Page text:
Tennessee has set two more execution dates for 2020, directed, advocates say, at men whose cases present unresolved issues of innocence, intellectual disability, and mental competency.

On February 24, 2020, the Tennessee Supreme Court granted state prosecutors’ applications for execution dates for Byron Black (pictured, left) and Pervis Payne (pictured, right). The court scheduled Black’s execution for October 8 and Payne’s for December 3, making them the fourth and fifth executions scheduled in Tennessee for 2020.

Coming less than a week after the execution of Nicholas Sutton—whose clemency plea had been supported by seven corrections officials, five jurors, and members of the victims’ families—the warrants draw continuing attention to death-penalty practices legal experts have characterized as extremist and out of step with national trends. If Tennessee carries out all four pending death warrants, 2020 will be the first year since 1948 in which the state executed as many as five prisoners in a single year.

Attorneys for Black and Payne said both men, who have been on death row since the 1980s, are intellectually disabled. Black has an IQ of 67 and Payne has an IQ of 72. Under the U.S. Supreme Court’s 2002 ruling in Atkins v. Virginia, it is unconstitutional to execute people with intellectual disability. Black is 63 years old, frail, and also has brain damage and schizophrenia. Payne is seeking DNA testing of previously undisclosed physical evidence that, his lawyers say, “completely contradicts the prosecution’s case” and they believe will prove his innocence. Both prisoners are parties to a lethal-injection challenge pending in federal court.

In a statement, Kelley Henry, a Tennessee federal defender who is representing both Black and Payne, said of Black, “In addition to the severe mental defects which make him incompetent to be executed, he suffers from numerous medical ailments. He is physically infirm, can barely walk, is in need of two hip replacements, and suffers from congestive heart failure. He gets around the prison by being pushed in an office chair with wheels. The Eighth Amendment prohibits the execution of a prisoner, like Mr. Black, who has lost his sanity.” A hearing has been ordered to determine whether Black is competent to be executed.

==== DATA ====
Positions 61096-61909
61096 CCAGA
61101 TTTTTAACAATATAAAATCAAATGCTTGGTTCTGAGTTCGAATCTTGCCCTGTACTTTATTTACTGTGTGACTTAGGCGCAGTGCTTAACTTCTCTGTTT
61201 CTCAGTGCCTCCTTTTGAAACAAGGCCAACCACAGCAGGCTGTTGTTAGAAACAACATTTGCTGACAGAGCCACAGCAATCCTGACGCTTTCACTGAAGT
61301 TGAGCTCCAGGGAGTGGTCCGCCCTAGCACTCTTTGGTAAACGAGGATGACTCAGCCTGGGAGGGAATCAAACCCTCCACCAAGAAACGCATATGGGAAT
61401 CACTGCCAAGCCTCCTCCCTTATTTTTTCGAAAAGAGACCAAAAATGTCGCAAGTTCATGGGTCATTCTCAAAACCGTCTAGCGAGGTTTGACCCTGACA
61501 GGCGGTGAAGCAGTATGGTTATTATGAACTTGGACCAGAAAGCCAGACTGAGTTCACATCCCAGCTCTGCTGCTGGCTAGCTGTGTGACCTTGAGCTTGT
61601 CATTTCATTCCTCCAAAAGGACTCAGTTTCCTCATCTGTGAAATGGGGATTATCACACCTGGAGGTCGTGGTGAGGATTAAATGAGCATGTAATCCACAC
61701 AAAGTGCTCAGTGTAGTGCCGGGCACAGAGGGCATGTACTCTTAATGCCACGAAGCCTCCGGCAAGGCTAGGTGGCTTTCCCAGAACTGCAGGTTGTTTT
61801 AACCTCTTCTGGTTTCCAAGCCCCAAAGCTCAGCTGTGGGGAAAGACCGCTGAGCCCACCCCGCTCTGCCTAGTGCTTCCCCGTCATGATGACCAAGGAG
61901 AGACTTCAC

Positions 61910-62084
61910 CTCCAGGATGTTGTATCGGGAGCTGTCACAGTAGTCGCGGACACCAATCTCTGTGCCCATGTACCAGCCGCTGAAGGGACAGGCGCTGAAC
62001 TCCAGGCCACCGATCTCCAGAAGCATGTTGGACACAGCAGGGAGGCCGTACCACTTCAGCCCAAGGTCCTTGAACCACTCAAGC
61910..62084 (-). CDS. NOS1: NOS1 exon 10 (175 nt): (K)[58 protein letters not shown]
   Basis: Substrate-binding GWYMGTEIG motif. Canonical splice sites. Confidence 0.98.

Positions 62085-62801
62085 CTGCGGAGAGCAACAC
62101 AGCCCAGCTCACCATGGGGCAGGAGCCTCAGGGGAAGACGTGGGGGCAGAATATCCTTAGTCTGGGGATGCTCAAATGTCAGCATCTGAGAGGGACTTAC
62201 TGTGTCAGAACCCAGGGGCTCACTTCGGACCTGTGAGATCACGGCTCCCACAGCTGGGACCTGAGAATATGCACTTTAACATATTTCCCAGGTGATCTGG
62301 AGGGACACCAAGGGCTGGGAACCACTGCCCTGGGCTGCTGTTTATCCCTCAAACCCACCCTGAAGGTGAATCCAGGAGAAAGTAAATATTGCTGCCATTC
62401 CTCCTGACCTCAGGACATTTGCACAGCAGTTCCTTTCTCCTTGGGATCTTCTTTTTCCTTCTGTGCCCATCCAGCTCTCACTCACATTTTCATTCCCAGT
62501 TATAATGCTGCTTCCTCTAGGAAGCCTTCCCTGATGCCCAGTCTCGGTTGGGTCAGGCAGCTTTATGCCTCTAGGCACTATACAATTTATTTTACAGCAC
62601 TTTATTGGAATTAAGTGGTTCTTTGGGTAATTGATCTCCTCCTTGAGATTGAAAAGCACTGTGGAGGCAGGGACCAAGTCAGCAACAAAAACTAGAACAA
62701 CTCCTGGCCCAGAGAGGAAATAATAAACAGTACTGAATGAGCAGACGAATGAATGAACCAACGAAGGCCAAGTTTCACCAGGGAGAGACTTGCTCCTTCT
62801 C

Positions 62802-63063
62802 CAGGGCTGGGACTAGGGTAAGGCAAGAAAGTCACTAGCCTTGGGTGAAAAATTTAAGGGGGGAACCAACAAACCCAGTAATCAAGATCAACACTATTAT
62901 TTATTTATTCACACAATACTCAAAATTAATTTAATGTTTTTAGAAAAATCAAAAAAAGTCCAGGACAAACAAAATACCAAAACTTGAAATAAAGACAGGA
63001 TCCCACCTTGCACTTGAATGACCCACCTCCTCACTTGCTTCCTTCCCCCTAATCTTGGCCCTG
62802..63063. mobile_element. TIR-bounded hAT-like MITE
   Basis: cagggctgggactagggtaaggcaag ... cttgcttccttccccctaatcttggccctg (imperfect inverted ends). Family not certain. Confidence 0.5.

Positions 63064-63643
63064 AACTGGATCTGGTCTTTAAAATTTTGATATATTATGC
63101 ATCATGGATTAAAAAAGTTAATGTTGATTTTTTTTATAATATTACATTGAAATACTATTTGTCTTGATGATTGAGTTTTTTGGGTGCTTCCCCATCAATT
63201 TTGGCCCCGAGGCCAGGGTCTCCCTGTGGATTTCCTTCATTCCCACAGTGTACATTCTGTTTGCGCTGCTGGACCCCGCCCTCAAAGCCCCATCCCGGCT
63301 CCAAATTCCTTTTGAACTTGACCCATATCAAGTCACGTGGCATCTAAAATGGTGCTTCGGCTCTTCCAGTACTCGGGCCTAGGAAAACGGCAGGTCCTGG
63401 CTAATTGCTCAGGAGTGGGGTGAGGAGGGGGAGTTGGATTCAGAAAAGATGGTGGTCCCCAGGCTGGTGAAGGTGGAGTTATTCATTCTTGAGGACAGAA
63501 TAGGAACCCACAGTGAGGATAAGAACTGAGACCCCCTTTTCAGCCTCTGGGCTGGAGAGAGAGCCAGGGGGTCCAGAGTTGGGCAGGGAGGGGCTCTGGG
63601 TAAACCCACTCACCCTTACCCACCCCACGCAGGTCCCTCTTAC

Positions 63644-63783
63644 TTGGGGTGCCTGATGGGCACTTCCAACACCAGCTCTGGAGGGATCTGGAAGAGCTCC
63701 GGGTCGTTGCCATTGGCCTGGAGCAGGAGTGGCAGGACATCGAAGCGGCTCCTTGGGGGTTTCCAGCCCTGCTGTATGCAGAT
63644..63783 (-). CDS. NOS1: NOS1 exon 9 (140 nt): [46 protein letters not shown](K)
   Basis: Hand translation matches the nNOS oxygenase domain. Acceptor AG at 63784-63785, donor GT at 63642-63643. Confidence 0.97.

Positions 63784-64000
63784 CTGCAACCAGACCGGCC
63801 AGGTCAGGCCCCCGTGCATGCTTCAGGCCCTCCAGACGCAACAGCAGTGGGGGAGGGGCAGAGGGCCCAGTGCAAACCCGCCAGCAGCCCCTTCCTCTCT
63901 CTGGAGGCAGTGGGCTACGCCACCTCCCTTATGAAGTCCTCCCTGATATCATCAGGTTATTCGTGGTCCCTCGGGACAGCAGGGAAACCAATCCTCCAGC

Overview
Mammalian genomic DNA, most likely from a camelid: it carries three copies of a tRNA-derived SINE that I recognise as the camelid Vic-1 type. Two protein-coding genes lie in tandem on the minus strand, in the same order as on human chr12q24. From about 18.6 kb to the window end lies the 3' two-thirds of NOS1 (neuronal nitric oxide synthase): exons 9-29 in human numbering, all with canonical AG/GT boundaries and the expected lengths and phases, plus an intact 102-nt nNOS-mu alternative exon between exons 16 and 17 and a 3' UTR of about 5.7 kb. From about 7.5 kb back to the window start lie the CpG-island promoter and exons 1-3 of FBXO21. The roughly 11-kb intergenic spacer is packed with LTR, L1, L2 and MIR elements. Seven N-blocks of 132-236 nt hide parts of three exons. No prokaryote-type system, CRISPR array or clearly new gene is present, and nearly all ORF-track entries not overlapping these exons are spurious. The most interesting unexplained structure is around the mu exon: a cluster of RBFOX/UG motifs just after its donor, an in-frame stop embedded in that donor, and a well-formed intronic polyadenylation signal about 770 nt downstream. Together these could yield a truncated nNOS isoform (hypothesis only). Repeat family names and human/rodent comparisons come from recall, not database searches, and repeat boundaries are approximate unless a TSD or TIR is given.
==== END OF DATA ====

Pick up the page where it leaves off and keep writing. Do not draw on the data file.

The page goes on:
Payne, who is 52, has maintained his innocence for more than 30 years. Intellectual disability is a known risk factor for wrongful conviction because people with intellectual disability are less able to assist in their own defense and more likely to falsely confess. Henry said Payne “was convicted because he was unable to assist his attorneys in making his defense and made a poor witness who was no match for the experienced prosecutor.” Payne’s brief in opposition to the prosecution’s request for an execution date notes that no physical evidence linked Payne to the murder and that the defense recently discovered “new, material, exculpatory evidence” that the prosecution had suppressed at the time of trial, including “[a] bloody comforter, bloody sheets, and a bloody pillow” that potentially also have semen evidence. “Mr. Payne was previously denied DNA testing based on a Tennessee Supreme Court case that has since been reversed,” Henry said in her statement. “The new evidence should be tested before any execution proceeds.”

On September 20, 2019, Tennessee Attorney General Herbert Slatery asked the Tennessee Supreme Court to set execution dates for an unprecedented nine death-row prisoners, the largest execution request in the modern history of Tennessee’s death penalty. The same day, Slatery sought to intervene in the case of death-row prisoner Abu-Ali Abdur’Rahman to reactivate his death warrant and undo a court-approved plea deal with Nashville prosecutors that would overturn his death sentence and replace it with three consecutive life sentences. The court has scheduled the executions of Oscar Smith and Harold Nichols for June 4 and August 4, respectively. It has stayed Abdur’Rahman’s execution to consider Slatery’s request.


Adam Tamburin, Tennessee Supreme Court sets two new exe­cu­tion dates for 2020, The Tennessean, February 24, 2020; Steven Hale, State Supreme Court Sets Two New Execution Dates for 2020, Nashville Scene, February 24, 2020; Travis Loller, Tennessee con­tin­ues push for exe­cu­tions, set­ting 2 more, Associated Press, February 252020

Read the Tennessee Supreme Court’s orders set­ting exe­cu­tion dates for Byron Black and Pervis Payne. You can read the plead­ings asso­ci­at­ed with the Tennessee Attorney General’s motion to set an exe­cu­tion date for Byron Black here. You can read the plead­ings asso­ci­at­ed with the Tennessee Attorney General’s motion to set an exe­cu­tion date for Pervis Payne here.

Read the Attorney Statement Re: Tennessee Setting Two New Execution Dates, February 242020.